Paraglacial Driftmantled Slope Landsystems

Retreat of glacier ice in mountain areas often exposes valley-side slopes mantled by thick glacigenic deposits, usually composed of stacked lateral moraines (Mattson and Gardner, 1991; Ballantyne and Benn, 1994, 1996). Such deposits are susceptible to erosion by translational slope failure (slumping), debris flow, snow avalanches, streamflow and surface wash. These processes may completely rework drift-mantled slopes within a few decades or centuries, forming a paraglacial landsystem of intersecting gullies, coalescing debris cones and valley-floor deposits of reworked sediment (Fig. 17.7).

Paraglacial Fan

Figure 17.7 Gullying of drift-mantled slopes near the snout of Fabergst0lsbreen, Jostedalen, Norway. Photographic evidence shows that as late as AD 1943 this slope was ungullied and supported a prominent Little Ice Age lateral moraine. By 1988 the slope was extensively gullied, the lateral moraine had been completely removed, and extensive areas of fresh bedrock were exposed as a result of annually recurrent debris-flow activity. Most reworked sediment has accumulated in coalescing debris cones at the slope foot.

Figure 17.7 Gullying of drift-mantled slopes near the snout of Fabergst0lsbreen, Jostedalen, Norway. Photographic evidence shows that as late as AD 1943 this slope was ungullied and supported a prominent Little Ice Age lateral moraine. By 1988 the slope was extensively gullied, the lateral moraine had been completely removed, and extensive areas of fresh bedrock were exposed as a result of annually recurrent debris-flow activity. Most reworked sediment has accumulated in coalescing debris cones at the slope foot.

442 GLACIAL LANDSYSTEMS

17.4.1 Drift-Mantled Slopes: Processes

The dominant agent of sediment reworking on recently deglaciated drift-mantled slopes is debris flow, the rapid downslope movement of a poorly sorted mixture of boulders, fine sediment and water (Zimmermann and Haeberli, 1992; Evans and Clague, 1994; Owen, 1994; Solomina et al., 1994). Snow avalanches and streams generally play a secondary role in redistributing glacigenic sediment downslope. On the foreland of Fabergstelsbreen in Norway, for example, Ballantyne and Benn (1994) recorded an average of five debris flows per year per kilometre of slope, many of which had been triggered by rapid snowmelt at gully heads. Numerous flow tracks marked by parallel levées of debris descend from gullies, often cross-cutting earlier flows to produce a complex hummocky microtopography of dissected levées. By no means all recently deglaciated drift-mantled slopes experience extensive paraglacial modification, however. Research by Curry (2000a) suggests that initial gradients over 30° are essential for extensive slope erosion by debris flows, and that on such slopes a high density of gullies (>20 km-1) is associated with thick drift cover and sediments with high void ratios. Local hydrological controls (particularly focusing of runoff by rock gullies upslope) may be critical in initiating widespread reworking of drift-mantled slopes by debris flow activity.

In valleys where recent ice downwastage has exposed steep-sided lateral moraines, proximal moraine slopes may be extensively modified by slumping, debris falls and debris flows. Widespread failure of moraine walls has occurred along the flanks of Tasman Glacier in New Zealand at sites where moraine relief exceeds 120 m (Blair, 1994). Ice-cored lateral moraines are particularly susceptible to failure as the underlying ice melts, reducing the strength of the overlying sediment so that debris is released through a combination of slumping and flow (Fitzsimons, 1996b; Bennett et al., 2000a; Etzelmuller, 2000). At Boundary Glacier in Alaska, Mattson and Gardner (1991) recorded 25 slope failures incorporating ~35,000 m3 of debris from ice-cored moraines over two summers. Most involved failure at the ice-sediment boundary, and the majority occurred near the glacier snout, indicating rapid modification of moraine slopes following deglaciation. The distal slopes of steep terminal moraines may also be affected by slumping and debris flow (Palacios et al, 1999).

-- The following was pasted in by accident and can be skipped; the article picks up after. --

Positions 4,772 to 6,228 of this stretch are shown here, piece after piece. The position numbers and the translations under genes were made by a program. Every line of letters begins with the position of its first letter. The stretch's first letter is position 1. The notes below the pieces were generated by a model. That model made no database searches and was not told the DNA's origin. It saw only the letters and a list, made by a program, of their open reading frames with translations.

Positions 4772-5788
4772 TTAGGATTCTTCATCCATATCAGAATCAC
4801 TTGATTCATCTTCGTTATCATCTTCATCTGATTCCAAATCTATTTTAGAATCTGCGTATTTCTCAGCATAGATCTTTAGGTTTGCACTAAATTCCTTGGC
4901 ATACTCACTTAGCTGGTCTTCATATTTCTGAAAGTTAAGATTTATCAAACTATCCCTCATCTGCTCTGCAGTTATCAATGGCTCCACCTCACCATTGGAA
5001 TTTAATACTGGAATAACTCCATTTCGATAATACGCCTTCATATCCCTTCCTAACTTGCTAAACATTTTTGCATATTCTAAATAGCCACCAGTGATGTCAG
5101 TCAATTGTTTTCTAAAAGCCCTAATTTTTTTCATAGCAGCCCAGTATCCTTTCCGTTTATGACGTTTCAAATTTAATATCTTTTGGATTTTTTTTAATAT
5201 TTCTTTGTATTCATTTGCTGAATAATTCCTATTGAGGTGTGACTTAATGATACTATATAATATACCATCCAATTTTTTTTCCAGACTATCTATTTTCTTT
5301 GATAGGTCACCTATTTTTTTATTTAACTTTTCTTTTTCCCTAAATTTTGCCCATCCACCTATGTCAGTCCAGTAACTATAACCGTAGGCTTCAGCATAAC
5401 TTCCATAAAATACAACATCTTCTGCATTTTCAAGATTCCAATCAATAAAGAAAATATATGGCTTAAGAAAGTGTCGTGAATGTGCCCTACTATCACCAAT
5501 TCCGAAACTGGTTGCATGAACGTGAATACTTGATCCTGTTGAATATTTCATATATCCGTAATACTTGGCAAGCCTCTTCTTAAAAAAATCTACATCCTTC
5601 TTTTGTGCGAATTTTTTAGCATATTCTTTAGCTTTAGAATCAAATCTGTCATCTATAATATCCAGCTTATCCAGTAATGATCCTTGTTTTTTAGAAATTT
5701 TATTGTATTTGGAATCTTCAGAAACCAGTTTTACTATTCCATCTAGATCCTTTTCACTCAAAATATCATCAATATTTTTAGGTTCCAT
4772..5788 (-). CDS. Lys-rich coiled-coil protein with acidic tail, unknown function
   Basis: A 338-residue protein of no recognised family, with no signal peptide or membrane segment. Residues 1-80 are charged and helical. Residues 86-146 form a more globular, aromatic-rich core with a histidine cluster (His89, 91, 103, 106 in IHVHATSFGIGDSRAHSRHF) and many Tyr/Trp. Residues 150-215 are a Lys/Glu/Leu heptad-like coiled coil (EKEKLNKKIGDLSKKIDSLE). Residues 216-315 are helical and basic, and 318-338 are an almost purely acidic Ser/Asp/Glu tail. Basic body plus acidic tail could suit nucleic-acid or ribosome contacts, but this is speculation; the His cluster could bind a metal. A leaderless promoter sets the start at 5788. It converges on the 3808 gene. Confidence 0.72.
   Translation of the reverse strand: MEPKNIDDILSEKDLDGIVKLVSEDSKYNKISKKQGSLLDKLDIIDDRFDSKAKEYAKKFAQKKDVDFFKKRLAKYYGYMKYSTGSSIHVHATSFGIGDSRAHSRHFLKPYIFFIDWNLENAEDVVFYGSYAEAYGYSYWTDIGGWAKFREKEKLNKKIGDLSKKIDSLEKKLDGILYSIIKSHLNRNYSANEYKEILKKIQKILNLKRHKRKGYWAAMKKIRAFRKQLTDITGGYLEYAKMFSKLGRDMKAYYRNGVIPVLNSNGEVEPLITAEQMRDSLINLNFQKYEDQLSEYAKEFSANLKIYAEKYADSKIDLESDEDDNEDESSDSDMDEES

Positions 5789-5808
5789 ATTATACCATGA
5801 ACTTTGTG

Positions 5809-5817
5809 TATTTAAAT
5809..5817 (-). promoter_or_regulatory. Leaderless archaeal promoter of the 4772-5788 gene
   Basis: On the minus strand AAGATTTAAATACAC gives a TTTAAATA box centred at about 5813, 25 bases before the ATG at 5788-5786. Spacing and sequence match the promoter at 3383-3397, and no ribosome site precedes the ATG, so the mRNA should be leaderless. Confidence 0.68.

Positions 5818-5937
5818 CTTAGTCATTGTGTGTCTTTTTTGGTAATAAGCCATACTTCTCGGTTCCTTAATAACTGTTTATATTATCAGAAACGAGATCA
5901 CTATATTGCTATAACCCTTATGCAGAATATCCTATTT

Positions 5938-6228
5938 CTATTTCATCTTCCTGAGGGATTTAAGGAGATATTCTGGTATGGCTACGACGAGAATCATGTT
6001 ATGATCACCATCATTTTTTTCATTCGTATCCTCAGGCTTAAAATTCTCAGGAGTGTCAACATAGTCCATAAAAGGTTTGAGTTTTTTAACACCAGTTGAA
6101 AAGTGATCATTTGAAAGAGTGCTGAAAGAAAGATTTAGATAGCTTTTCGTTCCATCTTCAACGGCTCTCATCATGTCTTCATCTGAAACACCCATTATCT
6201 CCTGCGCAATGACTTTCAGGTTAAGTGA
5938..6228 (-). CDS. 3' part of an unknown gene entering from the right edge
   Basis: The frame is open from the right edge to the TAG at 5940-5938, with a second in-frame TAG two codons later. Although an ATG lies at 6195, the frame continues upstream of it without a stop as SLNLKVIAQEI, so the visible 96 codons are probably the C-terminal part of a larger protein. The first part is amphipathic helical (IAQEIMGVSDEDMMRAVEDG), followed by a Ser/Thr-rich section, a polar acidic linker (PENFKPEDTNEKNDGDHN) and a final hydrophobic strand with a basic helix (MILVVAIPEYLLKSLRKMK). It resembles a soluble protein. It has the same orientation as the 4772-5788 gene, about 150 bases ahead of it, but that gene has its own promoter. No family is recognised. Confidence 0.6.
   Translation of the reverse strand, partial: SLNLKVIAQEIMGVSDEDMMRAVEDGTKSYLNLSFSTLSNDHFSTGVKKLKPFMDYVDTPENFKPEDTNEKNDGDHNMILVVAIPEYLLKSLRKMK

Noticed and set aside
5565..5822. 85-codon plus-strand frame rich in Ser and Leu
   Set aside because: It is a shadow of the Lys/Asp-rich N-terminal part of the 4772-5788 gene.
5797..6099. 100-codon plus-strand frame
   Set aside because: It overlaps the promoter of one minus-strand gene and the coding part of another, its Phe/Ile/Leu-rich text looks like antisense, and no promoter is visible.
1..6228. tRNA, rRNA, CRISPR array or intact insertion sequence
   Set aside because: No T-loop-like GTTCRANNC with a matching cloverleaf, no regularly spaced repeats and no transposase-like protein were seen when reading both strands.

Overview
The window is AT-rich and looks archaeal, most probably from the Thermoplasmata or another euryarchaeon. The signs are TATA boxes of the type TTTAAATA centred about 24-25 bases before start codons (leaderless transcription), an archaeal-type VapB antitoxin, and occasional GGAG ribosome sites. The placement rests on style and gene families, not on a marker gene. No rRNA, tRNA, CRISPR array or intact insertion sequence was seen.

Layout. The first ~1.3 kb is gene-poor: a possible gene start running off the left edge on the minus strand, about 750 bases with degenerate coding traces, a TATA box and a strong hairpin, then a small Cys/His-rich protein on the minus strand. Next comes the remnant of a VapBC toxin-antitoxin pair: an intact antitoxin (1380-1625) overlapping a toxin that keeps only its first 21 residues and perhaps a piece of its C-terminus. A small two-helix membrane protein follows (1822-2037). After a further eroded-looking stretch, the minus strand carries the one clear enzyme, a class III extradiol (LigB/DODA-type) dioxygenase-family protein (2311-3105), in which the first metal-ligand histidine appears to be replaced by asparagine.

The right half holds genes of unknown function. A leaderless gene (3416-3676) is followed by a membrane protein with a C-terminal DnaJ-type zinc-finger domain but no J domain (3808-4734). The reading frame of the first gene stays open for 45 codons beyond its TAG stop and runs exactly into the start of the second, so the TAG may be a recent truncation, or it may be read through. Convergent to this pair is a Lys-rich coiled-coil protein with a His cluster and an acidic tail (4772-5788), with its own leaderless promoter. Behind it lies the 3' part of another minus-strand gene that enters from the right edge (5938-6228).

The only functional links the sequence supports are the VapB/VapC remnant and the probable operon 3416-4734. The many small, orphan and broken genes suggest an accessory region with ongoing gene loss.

17.4.2 Drift-Mantled Slopes: Landforms

The morphological consequences of recent drift-slope modification have been intensively studied on the foreland of Fabergstelsbreen (Norway), where steep drift-mantled slopes have been so extensively modified by debris flows that little of the original slope remains. The modified slope comprises two zones. The upper comprises broad gullies up to 25 m deep and 80 m wide that are incised into valley-side drift, locally exposing areas of underlying bedrock, and separated by 'arêtes' of drift (Fig. 17.7). The lower consists mainly of reworked sediment, mainly in the form of coalescing debris cones that overlie bedrock or till. Ballantyne and Benn (1994) found that within 50 years, gullying of upper drift slopes resulted in a reduction in slope gradient from ~35° to ~30°, the latter probably representing the minimum gradient for debris-flow initiation. Curry (1999) has shown that gully incision occurs rapidly after deglaciation, and that gullies thereafter undergo progressive widening until sidewall slopes have declined to a gradient of ~25°, after which parallel retreat of gully sides predominates until inter-gully arêtes are consumed or gully-side slopes attain stability. The final form of the driftslope landsystem comprises an upper, bedrock-floored source area, a midslope zone of broad gullies with sidewalls resting at stable, moderate gradients, and a lower zone of coalescing debris cones and fans, a landform assemblage common in many upland valleys that were deglaciated in Late Pleistocene times (Miller et al., 1993; Ballantyne and Benn, 1996). This assemblage achieves spectacular dimensions in the Karakoram Mountains and Lahul Himalaya, where paraglacial debris-flow deposits form sediment sequences up to 90 m thick (Owen and Derbyshire, 1989; Owen, 1991; Owen et al., 1995).